Thank you for speaking with me today.
What part of Great Britain do you live in?
How did you get started as a midwife?
My journey to becoming a midwife started when I was having my own children at home. My first son was born in 1989, and that was a very low year for homebirths in the U.K. In fact it was the lowest year ever for homebirth in the U.K. But I was lucky, and my son was born beautifully at home, and I was very inspired by that. I went on to train and become an osteopath, and over the years I was invited to various friends’ births; Some of them at home, some of them at hospital, but more and more I just became interested in birth. Eventually I decided to train to be a midwife and I qualified in 2014. In my first year working in the hospital, I moved into working in a team doing homebirth. And that’s what I’ve done ever since.
Why is your group called Olive?
It used to be called Valley, because it’s on Valley Road. Then they were making cuts at the hospital; We used to have 6 caseload teams that do homebirth, and they rearranged the service and reduced it to five and upset a lot of people. They thought because of all the changes they were making, that they would change the names of all the teams. They thought it might upset people less. But it didn’t, it upset people more. They chose new names for the teams that do homebirths.
So you don’t work at the hospital, you just do homebirths?
We do both.
Through the NHS?
How do your shifts work? Are you full time?
Yes, I’m full time. There’s seven of us, equivalent to six full time; We’ve got five full time and two part time on our team. It’s quite complicated, but basically we do twelve hour shifts. The vast majority of the time we have at least one person on call both during the day and night, although usually two. We also work together with the other caseload teams, so we share our emergency care. Last night I was the emergency midwife for the whole of the hospital area, which is quite big, so what happens is if for some reason somebody is sick, or the team doesn’t have good cover, then they can always call on whoever’s on emergency. My team is the emergency midwives every Monday night, so on Mondays we make sure we have good cover, in case we’re out helping other people.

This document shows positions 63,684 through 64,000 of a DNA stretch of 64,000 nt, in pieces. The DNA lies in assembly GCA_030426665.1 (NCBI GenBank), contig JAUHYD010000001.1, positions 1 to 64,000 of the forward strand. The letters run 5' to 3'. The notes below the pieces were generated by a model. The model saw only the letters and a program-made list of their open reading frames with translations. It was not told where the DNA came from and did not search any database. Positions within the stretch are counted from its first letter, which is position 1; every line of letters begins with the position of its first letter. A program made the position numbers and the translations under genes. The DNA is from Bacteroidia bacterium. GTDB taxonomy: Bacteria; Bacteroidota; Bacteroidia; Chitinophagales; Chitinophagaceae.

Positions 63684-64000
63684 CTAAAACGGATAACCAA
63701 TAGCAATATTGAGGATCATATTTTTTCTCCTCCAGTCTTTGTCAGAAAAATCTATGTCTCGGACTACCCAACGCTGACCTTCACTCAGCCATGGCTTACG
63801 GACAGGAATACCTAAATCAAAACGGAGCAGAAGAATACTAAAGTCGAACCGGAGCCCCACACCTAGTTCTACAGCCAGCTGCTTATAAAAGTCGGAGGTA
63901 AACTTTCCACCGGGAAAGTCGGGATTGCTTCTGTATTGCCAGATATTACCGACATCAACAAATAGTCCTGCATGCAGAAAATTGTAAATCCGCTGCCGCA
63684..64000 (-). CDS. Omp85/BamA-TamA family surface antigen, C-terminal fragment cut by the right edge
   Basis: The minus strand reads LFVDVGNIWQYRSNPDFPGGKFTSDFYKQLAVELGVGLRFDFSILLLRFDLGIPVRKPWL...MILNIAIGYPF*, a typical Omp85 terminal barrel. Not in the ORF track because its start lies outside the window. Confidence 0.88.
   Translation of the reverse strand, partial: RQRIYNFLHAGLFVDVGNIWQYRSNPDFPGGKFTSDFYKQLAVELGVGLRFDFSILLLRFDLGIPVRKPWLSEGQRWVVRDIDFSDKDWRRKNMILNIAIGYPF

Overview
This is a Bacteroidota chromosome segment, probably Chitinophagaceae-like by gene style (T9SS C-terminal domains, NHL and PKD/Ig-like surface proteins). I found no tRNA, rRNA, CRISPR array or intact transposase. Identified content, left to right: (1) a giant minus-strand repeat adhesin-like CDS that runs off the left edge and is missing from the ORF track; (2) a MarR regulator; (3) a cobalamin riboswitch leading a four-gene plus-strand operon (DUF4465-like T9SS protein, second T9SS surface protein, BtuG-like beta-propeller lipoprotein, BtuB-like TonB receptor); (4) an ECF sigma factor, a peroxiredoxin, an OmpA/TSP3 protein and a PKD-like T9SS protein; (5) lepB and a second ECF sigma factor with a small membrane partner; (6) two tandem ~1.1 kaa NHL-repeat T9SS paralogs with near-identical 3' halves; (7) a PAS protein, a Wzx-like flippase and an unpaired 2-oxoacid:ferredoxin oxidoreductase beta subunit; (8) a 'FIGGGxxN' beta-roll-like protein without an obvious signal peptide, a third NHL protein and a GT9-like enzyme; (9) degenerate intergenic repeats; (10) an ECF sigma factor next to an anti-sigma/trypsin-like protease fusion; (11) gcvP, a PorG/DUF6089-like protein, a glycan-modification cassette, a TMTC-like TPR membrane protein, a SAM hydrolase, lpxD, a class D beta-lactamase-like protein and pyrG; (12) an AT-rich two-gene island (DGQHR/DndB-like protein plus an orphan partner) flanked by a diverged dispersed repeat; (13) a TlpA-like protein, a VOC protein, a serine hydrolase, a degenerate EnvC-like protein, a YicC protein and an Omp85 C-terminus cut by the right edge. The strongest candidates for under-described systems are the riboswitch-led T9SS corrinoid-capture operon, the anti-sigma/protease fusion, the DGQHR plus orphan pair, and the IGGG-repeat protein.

In a four week cycle we have eight days off, so we don’t get weekends off like normal people, but we do get eight days off every four weeks.
I was wondering, why would somebody want to be an independent midwife?
If you’re independent, there are a few advantages. You tend to have a much smaller caseload. You really have a much closer bond with your women. The way I work, I have the women that are on my caseload that I look after antenatally. But when it comes to labor care, if I’m not on call the night they go into labor, one of my other team members will look after them. By the time they have their baby, hopefully they know most of the team. Most independent midwives work in a pair, and they commit very strongly to being with a woman at her birth. So that’s a whole different service than what we can offer.
I read that the rate of homebirths in England is 2-3%, in your specific area is homebirth at all popular or do most women in your area prefer a hospital birth?
Until this year, before the changes to my team occurred, our team had a 30% homebirth rate. We had built a culture of women having homebirth, by having homebirth workshops where they brought back women who’ve had homebirth to talk to women who were pregnant, and they promoted it a lot. The way they’ve made changes recently, we get quite a lot of referrals from women who are never going to have a homebirth because they’ve had previous cesareans or are high risk, so it’s caused a lot of upset with the recent changes, and our homebirth rate has gone right down now, it’s nowhere near 30% at the moment.
What changes were made to your team?
They reduced from 6 teams to 5 teams but we still cover the same area. They spread us further apart and then they said we need to take more women who are high risk women onto the caseload, because they need more input. But of course, by definition, those who are high risk are less likely to have homebirth. The way it used to work was they used to take women who were referred from the local areas until the caseload was full. They’d end up with a lot more women who were having normal pregnancies, who would be much more likely to opt for homebirth. So it’s really changed and we’re not happy about it. At the moment there’s discussion what to do about it.
Do you work closely with the obstetricians or is it just by referral, where they transfer completely out of your care if there’s an indication?
No, we work together. It’s called “shared care”. If something turns up and I don’t think the woman needs to see the obstetrician, I’ll book her into the clinic if I’ve got a particular concern, and I will email the obstetrician and discuss things together, so it’s a good collaboration.
At St. Thomas’s, which is the hospital I’m affiliated with, I think there’s a particularly good culture of respect between the obstetricians and the midwives, and the obstetricians treat us as equal.
Do you work with Anne Cobell?
Yes, she used to be my boss. Do you know her?
Yes, I actually just interviewed her as well. She’s lovely.
We used to work together. We were the team that got cut. When our team got cut, she was moved in one direction, and I was sent in the other direction.
It’s a pity.
She’s amazing. I love her.
Yes she really is. I figured what are the chances you’ll know her. You and Anne are the only midwives I’ve interviewed in the United Kingdom. She’s also really pro-homebirth. It’s a shame that the rate of homebirth is falling, especially in countries like Holland.